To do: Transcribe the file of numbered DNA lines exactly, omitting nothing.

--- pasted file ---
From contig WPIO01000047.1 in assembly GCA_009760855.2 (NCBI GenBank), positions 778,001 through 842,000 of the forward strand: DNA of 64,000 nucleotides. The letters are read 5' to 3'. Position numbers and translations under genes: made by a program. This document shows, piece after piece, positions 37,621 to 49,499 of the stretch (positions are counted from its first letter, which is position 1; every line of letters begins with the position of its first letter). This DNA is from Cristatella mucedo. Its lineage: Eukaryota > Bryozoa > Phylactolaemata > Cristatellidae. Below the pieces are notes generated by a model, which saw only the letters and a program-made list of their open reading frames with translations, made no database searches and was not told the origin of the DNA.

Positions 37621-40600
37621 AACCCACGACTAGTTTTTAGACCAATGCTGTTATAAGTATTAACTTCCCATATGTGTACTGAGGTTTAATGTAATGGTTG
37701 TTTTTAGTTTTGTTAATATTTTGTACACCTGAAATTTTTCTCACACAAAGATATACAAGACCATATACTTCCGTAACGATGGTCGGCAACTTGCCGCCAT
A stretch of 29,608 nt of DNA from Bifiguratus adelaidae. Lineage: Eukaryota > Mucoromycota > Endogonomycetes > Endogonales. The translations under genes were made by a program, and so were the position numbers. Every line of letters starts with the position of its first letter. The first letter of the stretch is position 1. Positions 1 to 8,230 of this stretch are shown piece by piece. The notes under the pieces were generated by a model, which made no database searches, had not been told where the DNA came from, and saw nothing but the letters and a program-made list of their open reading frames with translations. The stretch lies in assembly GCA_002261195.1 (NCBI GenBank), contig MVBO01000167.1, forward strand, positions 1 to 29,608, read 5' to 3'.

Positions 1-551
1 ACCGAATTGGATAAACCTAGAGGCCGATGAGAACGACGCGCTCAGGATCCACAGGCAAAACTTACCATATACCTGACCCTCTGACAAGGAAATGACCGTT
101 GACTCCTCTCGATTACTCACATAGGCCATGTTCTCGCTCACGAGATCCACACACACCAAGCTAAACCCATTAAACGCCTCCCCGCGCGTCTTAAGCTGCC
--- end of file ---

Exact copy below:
From contig WPIO01000047.1 in assembly GCA_009760855.2 (NCBI GenBank), positions 778,001 through 842,000 of the forward strand: DNA of 64,000 nucleotides. The letters are read 5' to 3'. Position numbers and translations under genes: made by a program. This document shows, piece after piece, positions 37,621 to 49,499 of the stretch (positions are counted from its first letter, which is position 1; every line of letters begins with the position of its first letter). This DNA is from Cristatella mucedo. Its lineage: Eukaryota > Bryozoa > Phylactolaemata > Cristatellidae. Below the pieces are notes generated by a model, which saw only the letters and a program-made list of their open reading frames with translations, made no database searches and was not told the origin of the DNA.

Positions 37621-40600
37621 AACCCACGACTAGTTTTTAGACCAATGCTGTTATAAGTATTAACTTCCCATATGTGTACTGAGGTTTAATGTAATGGTTG
37701 TTTTTAGTTTTGTTAATATTTTGTACACCTGAAATTTTTCTCACACAAAGATATACAAGACCATATACTTCCGTAACGATGGTCGGCAACTTGCCGCCAT
A stretch of 29,608 nt of DNA from Bifiguratus adelaidae. Lineage: Eukaryota > Mucoromycota > Endogonomycetes > Endogonales. The translations under genes were made by a program, and so were the position numbers. Every line of letters starts with the position of its first letter. The first letter of the stretch is position 1. Positions 1 to 8,230 of this stretch are shown piece by piece. The notes under the pieces were generated by a model, which made no database searches, had not been told where the DNA came from, and saw nothing but the letters and a program-made list of their open reading frames with translations. The stretch lies in assembly GCA_002261195.1 (NCBI GenBank), contig MVBO01000167.1, forward strand, positions 1 to 29,608, read 5' to 3'.

Positions 1-551
1 ACCGAATTGGATAAACCTAGAGGCCGATGAGAACGACGCGCTCAGGATCCACAGGCAAAACTTACCATATACCTGACCCTCTGACAAGGAAATGACCGTT
101 GACTCCTCTCGATTACTCACATAGGCCATGTTCTCGCTCACGAGATCCACACACACCAAGCTAAACCCATTAAACGCCTCCCCGCGCGTCTTAAGCTGCC